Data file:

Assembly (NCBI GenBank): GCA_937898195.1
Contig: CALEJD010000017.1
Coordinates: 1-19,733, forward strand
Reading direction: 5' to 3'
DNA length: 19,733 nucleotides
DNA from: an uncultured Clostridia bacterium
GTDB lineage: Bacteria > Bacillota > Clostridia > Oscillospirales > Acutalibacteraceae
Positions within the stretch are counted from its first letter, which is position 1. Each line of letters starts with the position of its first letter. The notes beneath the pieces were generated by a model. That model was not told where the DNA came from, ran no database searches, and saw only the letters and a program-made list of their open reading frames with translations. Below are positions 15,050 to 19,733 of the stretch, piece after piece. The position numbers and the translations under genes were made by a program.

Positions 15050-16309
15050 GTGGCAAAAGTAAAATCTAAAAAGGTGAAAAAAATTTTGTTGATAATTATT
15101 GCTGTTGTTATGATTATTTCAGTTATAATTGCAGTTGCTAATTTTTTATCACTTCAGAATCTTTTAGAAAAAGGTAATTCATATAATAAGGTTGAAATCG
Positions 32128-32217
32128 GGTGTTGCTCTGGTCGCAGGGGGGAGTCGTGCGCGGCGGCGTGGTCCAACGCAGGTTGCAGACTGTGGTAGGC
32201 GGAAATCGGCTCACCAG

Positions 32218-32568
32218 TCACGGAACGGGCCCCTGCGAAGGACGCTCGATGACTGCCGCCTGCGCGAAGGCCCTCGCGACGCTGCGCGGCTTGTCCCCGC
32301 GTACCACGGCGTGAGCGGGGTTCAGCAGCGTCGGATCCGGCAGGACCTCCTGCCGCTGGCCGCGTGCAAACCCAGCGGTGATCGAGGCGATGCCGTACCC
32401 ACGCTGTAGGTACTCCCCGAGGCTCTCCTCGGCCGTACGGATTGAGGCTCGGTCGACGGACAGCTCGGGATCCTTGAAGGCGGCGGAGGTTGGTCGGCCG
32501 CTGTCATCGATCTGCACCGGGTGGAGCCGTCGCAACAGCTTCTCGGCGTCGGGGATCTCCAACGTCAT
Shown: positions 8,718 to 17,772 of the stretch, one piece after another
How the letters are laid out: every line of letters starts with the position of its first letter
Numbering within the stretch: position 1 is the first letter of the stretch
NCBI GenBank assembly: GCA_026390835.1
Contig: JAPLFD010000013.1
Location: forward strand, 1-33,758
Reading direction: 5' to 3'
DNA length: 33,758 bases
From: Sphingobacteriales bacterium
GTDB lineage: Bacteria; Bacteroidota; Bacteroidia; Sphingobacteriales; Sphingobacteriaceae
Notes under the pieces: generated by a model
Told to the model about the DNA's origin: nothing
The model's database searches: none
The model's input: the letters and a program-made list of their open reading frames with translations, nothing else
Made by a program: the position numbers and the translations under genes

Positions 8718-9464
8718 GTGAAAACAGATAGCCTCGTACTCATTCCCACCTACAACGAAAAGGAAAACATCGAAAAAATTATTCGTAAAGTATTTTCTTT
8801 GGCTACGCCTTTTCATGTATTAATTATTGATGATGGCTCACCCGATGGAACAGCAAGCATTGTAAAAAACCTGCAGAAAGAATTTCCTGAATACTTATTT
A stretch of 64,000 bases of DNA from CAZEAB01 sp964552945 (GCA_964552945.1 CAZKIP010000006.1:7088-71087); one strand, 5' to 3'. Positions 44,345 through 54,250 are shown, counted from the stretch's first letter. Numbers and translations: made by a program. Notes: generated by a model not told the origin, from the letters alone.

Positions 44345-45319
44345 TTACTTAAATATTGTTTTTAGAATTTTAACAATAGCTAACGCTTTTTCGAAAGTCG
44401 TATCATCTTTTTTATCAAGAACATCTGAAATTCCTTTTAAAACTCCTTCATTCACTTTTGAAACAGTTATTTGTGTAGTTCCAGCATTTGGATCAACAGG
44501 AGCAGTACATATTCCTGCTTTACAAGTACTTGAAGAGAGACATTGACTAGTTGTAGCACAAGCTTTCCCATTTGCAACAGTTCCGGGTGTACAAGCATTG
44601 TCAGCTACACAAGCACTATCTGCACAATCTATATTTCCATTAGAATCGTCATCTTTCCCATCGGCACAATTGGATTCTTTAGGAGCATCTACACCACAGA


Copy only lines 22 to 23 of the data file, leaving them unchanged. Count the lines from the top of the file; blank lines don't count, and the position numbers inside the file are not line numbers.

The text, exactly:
Numbering within the stretch: position 1 is the first letter of the stretch
NCBI GenBank assembly: GCA_026390835.1